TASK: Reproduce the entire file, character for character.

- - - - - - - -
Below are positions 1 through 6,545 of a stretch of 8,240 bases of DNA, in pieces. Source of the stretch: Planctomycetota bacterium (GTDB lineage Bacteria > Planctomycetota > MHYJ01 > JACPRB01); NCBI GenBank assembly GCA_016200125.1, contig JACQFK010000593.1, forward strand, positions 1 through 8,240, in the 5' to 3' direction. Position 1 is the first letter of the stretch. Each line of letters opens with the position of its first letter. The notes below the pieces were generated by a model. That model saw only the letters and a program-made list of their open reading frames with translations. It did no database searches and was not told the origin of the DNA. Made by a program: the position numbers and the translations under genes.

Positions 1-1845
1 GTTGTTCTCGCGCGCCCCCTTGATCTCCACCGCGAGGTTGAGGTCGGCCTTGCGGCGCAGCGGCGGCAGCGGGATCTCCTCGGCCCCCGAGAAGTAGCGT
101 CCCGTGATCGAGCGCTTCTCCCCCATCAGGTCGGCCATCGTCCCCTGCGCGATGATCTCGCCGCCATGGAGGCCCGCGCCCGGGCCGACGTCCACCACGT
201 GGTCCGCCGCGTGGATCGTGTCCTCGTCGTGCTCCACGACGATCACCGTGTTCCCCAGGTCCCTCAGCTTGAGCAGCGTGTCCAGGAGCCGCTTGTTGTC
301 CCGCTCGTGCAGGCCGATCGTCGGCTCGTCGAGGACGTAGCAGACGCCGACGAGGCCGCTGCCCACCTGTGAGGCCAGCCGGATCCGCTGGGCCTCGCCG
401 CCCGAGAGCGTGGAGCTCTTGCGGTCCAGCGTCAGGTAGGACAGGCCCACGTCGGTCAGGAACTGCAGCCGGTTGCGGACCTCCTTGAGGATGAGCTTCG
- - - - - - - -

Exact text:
Below are positions 1 through 6,545 of a stretch of 8,240 bases of DNA, in pieces. Source of the stretch: Planctomycetota bacterium (GTDB lineage Bacteria > Planctomycetota > MHYJ01 > JACPRB01); NCBI GenBank assembly GCA_016200125.1, contig JACQFK010000593.1, forward strand, positions 1 through 8,240, in the 5' to 3' direction. Position 1 is the first letter of the stretch. Each line of letters opens with the position of its first letter. The notes below the pieces were generated by a model. That model saw only the letters and a program-made list of their open reading frames with translations. It did no database searches and was not told the origin of the DNA. Made by a program: the position numbers and the translations under genes.

Positions 1-1845
1 GTTGTTCTCGCGCGCCCCCTTGATCTCCACCGCGAGGTTGAGGTCGGCCTTGCGGCGCAGCGGCGGCAGCGGGATCTCCTCGGCCCCCGAGAAGTAGCGT
101 CCCGTGATCGAGCGCTTCTCCCCCATCAGGTCGGCCATCGTCCCCTGCGCGATGATCTCGCCGCCATGGAGGCCCGCGCCCGGGCCGACGTCCACCACGT
201 GGTCCGCCGCGTGGATCGTGTCCTCGTCGTGCTCCACGACGATCACCGTGTTCCCCAGGTCCCTCAGCTTGAGCAGCGTGTCCAGGAGCCGCTTGTTGTC
301 CCGCTCGTGCAGGCCGATCGTCGGCTCGTCGAGGACGTAGCAGACGCCGACGAGGCCGCTGCCCACCTGTGAGGCCAGCCGGATCCGCTGGGCCTCGCCG
401 CCCGAGAGCGTGGAGCTCTTGCGGTCCAGCGTCAGGTAGGACAGGCCCACGTCGGTCAGGAACTGCAGCCGGTTGCGGACCTCCTTGAGGATGAGCTTCG